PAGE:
The Honorable Noah S. Sweat, Jr., whose close friends used to call him by the wonderful nickname of “Soggy,” was a notable county judge and state legislator in the great State of Mississippi for about 50 years and the other day a friend shared with me a tape of a classic speech “Soggy” once given on the floor of the state’s Capital Building down in Jackson.
Judge Sweat was from Corinth, which most folks know is up in the right corner of The Magnolia State, right down from Tennessee’s McNairy County and just past where the Natchez Trace Parkway leads down from Nashville. Oh, it’s just beyond Iuka and Tishomingo, if that helps and you’re traveling west.
Anyway, “Soggy” was a card, evermore a great character, and in 1952 there was a raging debate in the state legislature on whether Mississippi should continue its prohibition of whiskey. For the record, I was a student at Ole Miss in 1967, the first year after the ban was finally lifted, and have always been eternally grateful.
But in 1952 “Soggy,” … er, Judge Sweat, became “the perfect politician” when he gave the world the best example of “double-speak” that has ever been recorded. Permit me to share the remarks that delighted darn-near everybody involved back in the day:
I had not intended to discuss this controversial subject at this particular time. However, I want you to know that I do not shun controversy. On the contrary, I will take a stand on any issue at any time, regardless of how fraught with controversy it might be.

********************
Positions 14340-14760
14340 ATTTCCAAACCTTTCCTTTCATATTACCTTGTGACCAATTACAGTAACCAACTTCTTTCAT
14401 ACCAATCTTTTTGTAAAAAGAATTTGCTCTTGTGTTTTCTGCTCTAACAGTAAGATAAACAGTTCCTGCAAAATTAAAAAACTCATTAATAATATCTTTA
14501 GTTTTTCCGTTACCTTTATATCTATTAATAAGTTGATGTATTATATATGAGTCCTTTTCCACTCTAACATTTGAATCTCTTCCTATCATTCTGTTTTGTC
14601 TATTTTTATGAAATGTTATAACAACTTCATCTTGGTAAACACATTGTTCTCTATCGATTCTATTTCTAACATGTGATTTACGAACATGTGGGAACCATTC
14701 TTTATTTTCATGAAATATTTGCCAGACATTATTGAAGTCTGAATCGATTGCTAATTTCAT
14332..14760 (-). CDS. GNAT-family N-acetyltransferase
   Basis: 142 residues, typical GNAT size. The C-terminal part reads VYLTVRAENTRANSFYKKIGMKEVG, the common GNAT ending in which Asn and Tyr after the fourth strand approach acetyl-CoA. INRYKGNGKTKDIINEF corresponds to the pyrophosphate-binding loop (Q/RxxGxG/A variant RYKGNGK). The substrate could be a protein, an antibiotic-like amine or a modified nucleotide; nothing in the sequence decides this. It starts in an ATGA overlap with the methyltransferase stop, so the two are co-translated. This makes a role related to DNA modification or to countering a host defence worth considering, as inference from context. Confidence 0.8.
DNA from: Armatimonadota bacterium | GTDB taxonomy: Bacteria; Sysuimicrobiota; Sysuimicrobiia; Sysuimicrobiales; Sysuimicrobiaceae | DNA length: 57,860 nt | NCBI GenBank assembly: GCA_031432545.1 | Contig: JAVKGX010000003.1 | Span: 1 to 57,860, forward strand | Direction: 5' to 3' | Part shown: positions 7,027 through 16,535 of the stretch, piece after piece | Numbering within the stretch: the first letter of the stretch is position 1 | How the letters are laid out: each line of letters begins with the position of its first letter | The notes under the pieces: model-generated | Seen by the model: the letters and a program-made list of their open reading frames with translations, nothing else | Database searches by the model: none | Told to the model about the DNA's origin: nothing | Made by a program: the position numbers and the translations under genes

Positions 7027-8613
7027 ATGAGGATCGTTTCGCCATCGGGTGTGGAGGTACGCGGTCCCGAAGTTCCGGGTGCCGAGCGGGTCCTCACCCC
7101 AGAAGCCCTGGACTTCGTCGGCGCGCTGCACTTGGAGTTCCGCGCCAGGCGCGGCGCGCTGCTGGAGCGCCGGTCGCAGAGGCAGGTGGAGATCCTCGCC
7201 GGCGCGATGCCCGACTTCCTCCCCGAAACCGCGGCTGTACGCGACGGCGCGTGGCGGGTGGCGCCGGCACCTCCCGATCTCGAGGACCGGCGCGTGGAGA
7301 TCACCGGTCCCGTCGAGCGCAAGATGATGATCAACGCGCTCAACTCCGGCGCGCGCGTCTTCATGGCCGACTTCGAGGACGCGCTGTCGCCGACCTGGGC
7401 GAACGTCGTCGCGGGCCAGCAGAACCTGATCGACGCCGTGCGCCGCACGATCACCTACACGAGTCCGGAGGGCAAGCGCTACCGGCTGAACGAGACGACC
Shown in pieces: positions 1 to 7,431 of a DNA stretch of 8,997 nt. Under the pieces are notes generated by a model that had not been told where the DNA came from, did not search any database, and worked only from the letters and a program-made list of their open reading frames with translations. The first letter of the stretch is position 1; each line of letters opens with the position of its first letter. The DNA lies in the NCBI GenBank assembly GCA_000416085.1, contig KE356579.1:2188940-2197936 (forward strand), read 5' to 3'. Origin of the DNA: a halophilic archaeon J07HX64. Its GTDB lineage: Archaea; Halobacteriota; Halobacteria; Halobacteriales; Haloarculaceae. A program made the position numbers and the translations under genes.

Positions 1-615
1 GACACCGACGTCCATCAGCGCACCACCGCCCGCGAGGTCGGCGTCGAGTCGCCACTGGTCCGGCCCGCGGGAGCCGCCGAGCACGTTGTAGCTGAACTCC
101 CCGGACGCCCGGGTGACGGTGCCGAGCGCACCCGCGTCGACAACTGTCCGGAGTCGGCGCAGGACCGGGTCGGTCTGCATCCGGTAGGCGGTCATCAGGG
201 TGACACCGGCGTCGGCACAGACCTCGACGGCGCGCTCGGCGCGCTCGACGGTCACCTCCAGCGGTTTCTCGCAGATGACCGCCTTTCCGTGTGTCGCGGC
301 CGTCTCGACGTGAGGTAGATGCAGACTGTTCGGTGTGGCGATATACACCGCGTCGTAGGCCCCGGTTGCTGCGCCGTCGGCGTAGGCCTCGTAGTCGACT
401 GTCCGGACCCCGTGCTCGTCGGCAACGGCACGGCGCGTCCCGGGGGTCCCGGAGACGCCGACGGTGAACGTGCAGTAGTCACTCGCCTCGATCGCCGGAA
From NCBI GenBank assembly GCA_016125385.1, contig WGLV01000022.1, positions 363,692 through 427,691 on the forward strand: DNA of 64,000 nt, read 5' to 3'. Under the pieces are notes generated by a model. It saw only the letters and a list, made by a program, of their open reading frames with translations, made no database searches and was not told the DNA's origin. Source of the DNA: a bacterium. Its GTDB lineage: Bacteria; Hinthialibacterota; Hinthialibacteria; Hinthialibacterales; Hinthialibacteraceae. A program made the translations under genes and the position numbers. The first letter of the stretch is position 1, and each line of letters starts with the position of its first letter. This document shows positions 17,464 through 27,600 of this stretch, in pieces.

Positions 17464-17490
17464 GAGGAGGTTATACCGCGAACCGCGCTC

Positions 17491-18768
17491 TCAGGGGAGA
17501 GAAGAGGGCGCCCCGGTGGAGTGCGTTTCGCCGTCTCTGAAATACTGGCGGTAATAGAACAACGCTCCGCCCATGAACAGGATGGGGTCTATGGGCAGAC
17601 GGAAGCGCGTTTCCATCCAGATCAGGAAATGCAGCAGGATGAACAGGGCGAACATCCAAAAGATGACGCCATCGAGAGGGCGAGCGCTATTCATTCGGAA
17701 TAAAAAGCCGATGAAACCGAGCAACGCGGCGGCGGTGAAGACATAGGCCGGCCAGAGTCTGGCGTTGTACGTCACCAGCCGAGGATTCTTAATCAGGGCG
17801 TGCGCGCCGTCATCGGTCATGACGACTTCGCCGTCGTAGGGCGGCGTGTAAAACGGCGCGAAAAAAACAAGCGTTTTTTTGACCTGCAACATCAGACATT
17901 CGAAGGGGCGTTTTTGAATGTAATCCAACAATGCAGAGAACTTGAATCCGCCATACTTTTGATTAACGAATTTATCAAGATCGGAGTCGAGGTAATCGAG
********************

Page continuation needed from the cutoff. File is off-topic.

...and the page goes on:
You have asked me how I feel about whiskey. All right, here is how I feel about whiskey:
If when you say whiskey you mean the devil’s brew, the poison scourge, the bloody monster, that defiles innocence, dethrones reason, destroys the home, creates misery and poverty, yea, literally takes the bread from the mouths of little children; if you mean the evil drink that topples the Christian man and woman from the pinnacle of righteous, gracious living into the bottomless pit of degradation, and despair, and shame and helplessness, and hopelessness, then certainly I am against it.
If when you say whiskey you mean the oil of conversation, the philosophic wine, the ale that is consumed when good fellows get together, that puts a song in their hearts and laughter on their lips, and the warm glow of contentment in their eyes; if you mean Christmas cheer; if you mean the stimulating drink that puts the spring in the old gentleman’s step on a frosty, crispy morning; if you mean the drink which enables a man to magnify his joy, and his happiness, and to forget, if only for a little while, life’s great tragedies, and heartaches, and sorrows; if you mean that drink, the sale of which pours into our treasuries untold millions of dollars, which are used to provide tender care for our little crippled children, our blind, our deaf, our dumb, our pitiful aged and infirm; to build highways and hospitals and schools, then certainly I am for it.
This is my stand. I will not retreat from it. I will not compromise.“
The perpetual rumor is that it took the judge over two months before he got the speech down pat. It should also be noted that "Soggy” died in February of 1996 but not before he became a beloved law professor at Ole Miss and was the founder of the Mississippi Judicial College in the University of Mississippi Law Center.
In 1997, famed New York Times columnist William Safire included the speech in his marvelous book, “Lend Me Your Ears: Great Speeches in History.” How many among us can boast that claim?
Yes, we still have politicians and, yes, some can still “double speak” but, lordy, I wish we had more like the Honorable Noah S. Sweat, Jr., the judge who most folks up around Corinth and Tishomingo once called “Soggy.”
Start a conversation using these share links: